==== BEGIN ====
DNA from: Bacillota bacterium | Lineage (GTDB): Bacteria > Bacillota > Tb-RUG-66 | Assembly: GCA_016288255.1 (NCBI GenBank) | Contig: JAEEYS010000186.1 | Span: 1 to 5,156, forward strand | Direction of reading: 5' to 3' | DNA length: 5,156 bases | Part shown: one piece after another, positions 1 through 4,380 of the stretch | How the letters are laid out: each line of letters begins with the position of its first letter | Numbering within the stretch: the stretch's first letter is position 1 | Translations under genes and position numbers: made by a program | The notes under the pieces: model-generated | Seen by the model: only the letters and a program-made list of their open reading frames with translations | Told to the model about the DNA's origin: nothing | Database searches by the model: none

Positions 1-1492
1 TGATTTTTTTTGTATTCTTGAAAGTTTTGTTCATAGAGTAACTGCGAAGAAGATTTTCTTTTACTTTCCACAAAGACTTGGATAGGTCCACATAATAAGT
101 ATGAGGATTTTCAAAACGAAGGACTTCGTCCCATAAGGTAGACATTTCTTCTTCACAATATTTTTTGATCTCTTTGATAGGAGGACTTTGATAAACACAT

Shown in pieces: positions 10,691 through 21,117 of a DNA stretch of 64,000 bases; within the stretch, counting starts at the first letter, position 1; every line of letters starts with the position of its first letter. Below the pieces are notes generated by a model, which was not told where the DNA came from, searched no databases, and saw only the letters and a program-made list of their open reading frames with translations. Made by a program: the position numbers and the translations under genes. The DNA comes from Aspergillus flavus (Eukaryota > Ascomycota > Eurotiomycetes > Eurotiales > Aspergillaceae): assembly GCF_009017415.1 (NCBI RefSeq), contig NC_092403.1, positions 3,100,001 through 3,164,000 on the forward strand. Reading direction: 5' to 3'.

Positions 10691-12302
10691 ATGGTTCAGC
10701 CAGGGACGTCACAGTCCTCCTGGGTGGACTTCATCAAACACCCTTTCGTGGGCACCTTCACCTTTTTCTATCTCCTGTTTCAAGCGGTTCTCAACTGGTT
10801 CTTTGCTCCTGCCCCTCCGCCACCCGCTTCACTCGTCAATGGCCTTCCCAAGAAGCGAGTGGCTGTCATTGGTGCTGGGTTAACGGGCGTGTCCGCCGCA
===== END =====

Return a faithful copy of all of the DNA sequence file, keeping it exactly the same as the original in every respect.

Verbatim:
DNA from: Bacillota bacterium | Lineage (GTDB): Bacteria > Bacillota > Tb-RUG-66 | Assembly: GCA_016288255.1 (NCBI GenBank) | Contig: JAEEYS010000186.1 | Span: 1 to 5,156, forward strand | Direction of reading: 5' to 3' | DNA length: 5,156 bases | Part shown: one piece after another, positions 1 through 4,380 of the stretch | How the letters are laid out: each line of letters begins with the position of its first letter | Numbering within the stretch: the stretch's first letter is position 1 | Translations under genes and position numbers: made by a program | The notes under the pieces: model-generated | Seen by the model: only the letters and a program-made list of their open reading frames with translations | Told to the model about the DNA's origin: nothing | Database searches by the model: none

Positions 1-1492
1 TGATTTTTTTTGTATTCTTGAAAGTTTTGTTCATAGAGTAACTGCGAAGAAGATTTTCTTTTACTTTCCACAAAGACTTGGATAGGTCCACATAATAAGT
101 ATGAGGATTTTCAAAACGAAGGACTTCGTCCCATAAGGTAGACATTTCTTCTTCACAATATTTTTTGATCTCTTTGATAGGAGGACTTTGATAAACACAT

Shown in pieces: positions 10,691 through 21,117 of a DNA stretch of 64,000 bases; within the stretch, counting starts at the first letter, position 1; every line of letters starts with the position of its first letter. Below the pieces are notes generated by a model, which was not told where the DNA came from, searched no databases, and saw only the letters and a program-made list of their open reading frames with translations. Made by a program: the position numbers and the translations under genes. The DNA comes from Aspergillus flavus (Eukaryota > Ascomycota > Eurotiomycetes > Eurotiales > Aspergillaceae): assembly GCF_009017415.1 (NCBI RefSeq), contig NC_092403.1, positions 3,100,001 through 3,164,000 on the forward strand. Reading direction: 5' to 3'.

Positions 10691-12302
10691 ATGGTTCAGC
10701 CAGGGACGTCACAGTCCTCCTGGGTGGACTTCATCAAACACCCTTTCGTGGGCACCTTCACCTTTTTCTATCTCCTGTTTCAAGCGGTTCTCAACTGGTT
10801 CTTTGCTCCTGCCCCTCCGCCACCCGCTTCACTCGTCAATGGCCTTCCCAAGAAGCGAGTGGCTGTCATTGGTGCTGGGTTAACGGGCGTGTCCGCCGCA